GPS Cycle and Walking Routes


Canterbury Rivers and Woods

10 miles (16 km)

This 10 mile circular walk takes you along the River Stour before visiting several local woods near the city. It uses sections of the Stour Valley Walk, the North Downs Way and the Canterbury Centenary Walk to take you on a tour of the countryside to the west of the famous cathedral city. The area is in the lovely Kent Downs withscenery including arablefarms and apple orchards. The riverside paths are particularly lovely, with bodies of water including Swan Lake and Tonford Lake, other route highlights.
The walk starts in the town centre, near the tourist information centre and Canterbury West train station. You then follow the waymarked Stour Valley Walk in a south westerly direction, passing Bingley's Island and Hambrook Marshes. You continue past Tonford Manor, Howfield Farm and Milton Manor Farm, where you have the option of taking a small detour to visit the Larkyvalley Wood Nature Reserve. There's nice footpaths through the woods, which include spectacular displays of wildflowers from March to May, including many species of orchid.
After leaving the woods, the route continues to the village of Chartham. Located on the river, the pretty village includes a 1930s paper mill and a church which dates from the 13th century.
After passing through the village the route turns north, crossing the river and heading towards Fright Wood and Nickle Farm. You then head east towards Petty France and Chartham Hatch along a section of the North Downs Way. This takes you past No Man's Orchard whichcovers 4 hectares (10 acres) and comprises approximately 152 mature Bramley apple trees and 45 pollinators (Howgate Wonders, James Grieve, Worcesters). The orchard consists of some of the largest apple trees in the Canterbury District with wonderful blossom in April and May.
After exploring the pretty orchard you continue through woodland to Bigbury Camp, the only confirmed Iron Age hill fort in east Kent. Bigbury Camp was occupied from about 350 BC and was abandoned around 54 BC, when it was stormed by Roman soldiers of theLegio VII Claudiaunder the command ofJulius Caesa.
The final section takes you past Harbledown before returning to the city centre.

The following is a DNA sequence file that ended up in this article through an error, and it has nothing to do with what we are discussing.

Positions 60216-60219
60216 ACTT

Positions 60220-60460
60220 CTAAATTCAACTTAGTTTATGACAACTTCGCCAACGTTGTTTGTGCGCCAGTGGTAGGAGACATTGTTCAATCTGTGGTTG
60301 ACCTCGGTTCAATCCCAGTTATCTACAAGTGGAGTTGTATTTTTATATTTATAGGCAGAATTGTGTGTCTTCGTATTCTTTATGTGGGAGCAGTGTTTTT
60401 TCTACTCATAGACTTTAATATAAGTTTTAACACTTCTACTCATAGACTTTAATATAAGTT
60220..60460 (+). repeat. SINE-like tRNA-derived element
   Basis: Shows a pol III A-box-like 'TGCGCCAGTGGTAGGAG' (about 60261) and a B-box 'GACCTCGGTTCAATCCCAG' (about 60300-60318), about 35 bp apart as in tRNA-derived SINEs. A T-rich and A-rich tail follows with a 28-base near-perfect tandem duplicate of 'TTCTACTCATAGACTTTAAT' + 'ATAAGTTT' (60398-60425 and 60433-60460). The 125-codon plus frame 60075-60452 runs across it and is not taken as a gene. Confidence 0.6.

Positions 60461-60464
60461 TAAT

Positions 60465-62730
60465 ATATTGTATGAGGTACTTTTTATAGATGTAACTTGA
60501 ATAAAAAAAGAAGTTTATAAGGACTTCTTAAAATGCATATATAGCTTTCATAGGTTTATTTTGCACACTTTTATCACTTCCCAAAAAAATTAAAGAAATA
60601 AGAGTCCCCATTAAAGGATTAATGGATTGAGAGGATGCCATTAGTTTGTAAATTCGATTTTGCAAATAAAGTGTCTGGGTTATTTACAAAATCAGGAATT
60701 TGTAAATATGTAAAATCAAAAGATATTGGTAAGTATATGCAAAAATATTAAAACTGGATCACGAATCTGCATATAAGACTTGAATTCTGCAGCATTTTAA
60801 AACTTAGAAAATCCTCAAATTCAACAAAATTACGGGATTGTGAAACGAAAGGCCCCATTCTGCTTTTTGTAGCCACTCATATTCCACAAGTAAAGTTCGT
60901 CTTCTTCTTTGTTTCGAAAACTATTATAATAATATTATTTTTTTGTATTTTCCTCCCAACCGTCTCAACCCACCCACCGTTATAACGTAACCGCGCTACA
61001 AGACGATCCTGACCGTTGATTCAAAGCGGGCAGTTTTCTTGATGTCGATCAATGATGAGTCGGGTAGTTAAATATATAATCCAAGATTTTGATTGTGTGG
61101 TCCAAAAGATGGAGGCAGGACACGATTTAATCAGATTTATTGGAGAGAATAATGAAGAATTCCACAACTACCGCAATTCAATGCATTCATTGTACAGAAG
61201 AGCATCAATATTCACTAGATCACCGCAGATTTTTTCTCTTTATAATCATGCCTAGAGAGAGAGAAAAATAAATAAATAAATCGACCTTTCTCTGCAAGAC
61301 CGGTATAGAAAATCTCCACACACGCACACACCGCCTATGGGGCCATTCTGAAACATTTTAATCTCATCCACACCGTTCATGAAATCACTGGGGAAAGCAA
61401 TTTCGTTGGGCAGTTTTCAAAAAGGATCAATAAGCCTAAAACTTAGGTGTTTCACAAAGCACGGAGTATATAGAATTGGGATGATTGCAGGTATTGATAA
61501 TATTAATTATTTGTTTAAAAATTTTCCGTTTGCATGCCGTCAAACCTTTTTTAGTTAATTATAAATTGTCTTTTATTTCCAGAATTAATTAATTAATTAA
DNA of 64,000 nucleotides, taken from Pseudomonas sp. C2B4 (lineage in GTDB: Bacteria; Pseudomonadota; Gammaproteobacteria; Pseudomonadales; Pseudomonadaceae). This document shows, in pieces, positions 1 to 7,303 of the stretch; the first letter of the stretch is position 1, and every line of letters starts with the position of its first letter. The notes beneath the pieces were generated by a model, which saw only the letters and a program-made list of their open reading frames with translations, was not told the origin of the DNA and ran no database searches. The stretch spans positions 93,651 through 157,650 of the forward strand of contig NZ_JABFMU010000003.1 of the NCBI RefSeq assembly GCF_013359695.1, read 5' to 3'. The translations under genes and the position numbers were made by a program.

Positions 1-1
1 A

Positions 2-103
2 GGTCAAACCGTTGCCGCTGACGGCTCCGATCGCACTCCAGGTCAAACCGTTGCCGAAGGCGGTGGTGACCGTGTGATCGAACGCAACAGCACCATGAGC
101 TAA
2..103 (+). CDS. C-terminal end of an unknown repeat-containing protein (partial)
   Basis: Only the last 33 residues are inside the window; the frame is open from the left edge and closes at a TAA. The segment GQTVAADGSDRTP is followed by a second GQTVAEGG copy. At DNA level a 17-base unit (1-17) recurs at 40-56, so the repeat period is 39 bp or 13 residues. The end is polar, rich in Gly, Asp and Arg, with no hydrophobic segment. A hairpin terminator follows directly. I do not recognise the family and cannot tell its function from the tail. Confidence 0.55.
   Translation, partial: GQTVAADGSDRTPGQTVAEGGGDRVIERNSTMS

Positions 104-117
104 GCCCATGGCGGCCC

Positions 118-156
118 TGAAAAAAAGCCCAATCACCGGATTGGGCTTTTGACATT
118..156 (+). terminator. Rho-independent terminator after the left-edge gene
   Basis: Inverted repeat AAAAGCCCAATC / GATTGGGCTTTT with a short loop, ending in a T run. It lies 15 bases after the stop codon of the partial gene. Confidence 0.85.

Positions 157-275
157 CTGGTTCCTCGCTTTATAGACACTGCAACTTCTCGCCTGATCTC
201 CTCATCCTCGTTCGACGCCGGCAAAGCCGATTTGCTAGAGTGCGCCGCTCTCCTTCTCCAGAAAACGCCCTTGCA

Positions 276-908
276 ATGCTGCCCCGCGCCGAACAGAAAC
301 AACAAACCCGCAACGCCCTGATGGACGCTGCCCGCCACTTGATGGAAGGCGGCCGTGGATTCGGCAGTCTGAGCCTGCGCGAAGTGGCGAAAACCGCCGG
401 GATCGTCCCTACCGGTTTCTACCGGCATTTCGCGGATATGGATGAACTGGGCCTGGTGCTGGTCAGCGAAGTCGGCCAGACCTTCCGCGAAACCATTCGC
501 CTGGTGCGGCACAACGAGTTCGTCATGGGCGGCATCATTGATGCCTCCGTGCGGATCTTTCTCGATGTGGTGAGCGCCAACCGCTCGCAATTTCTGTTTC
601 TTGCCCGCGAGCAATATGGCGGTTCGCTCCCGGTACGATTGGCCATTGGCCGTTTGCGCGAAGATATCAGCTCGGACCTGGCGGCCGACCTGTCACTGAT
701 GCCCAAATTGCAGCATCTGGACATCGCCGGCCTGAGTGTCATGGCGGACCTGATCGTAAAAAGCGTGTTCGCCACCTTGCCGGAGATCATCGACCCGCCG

To continue your walking in the Canterbury area you could head to the splendid Blean Woods National Nature Reserve. Where there's miles of cycling and walking paths in the expansive ancient woodland. The reserve is located just to the north west of the city.
If you head east along the Stour from the city, you can visit the lovely Stodmarsh National Nature Reserve which boasts the largest reedbeeds in the South East of England.
To further explore the Kent Downs AONB you can use the Elham Valley Way which also starts in Canterbury.

Canterbury Rivers and Woods OS Map - Mobile GPS OS Map with Location tracking

Canterbury Rivers and Woods Open Street Map - Mobile GPS Open Street Map with Location tracking

Photos

River Stour in Canterbury, England - May 08

River view in Canterbury

Street in Canterbury 11

Canterbury street

Village Church, Chartham - geograph.org.uk - 663007

St Mary's Church and green, Chartham

The Stour Valley Walk along the River Stour - geograph.org.uk - 783080

Along the Stour near Chartham

Steps and Stile towards Nickle Farm orchard - geograph.org.uk - 1490316

Steps and Stile towards Nickle Farm orchard

Apple Orchards at Nickle Farm - geograph.org.uk - 1502206

Apple Orchards at Nickle Farm

Farm near Petty France - geograph.org.uk - 1133062

Farm near Petty France

No Man's Orchard - geograph.org.uk - 925644

No Man's Orchard

Video

GPS Files

GPX File

Canterbury Rivers and Woods.gpx (right click - 'Save As')

Memory Map Route

Canterbury Rivers and Woods.mmo (right click - 'Save As')

Map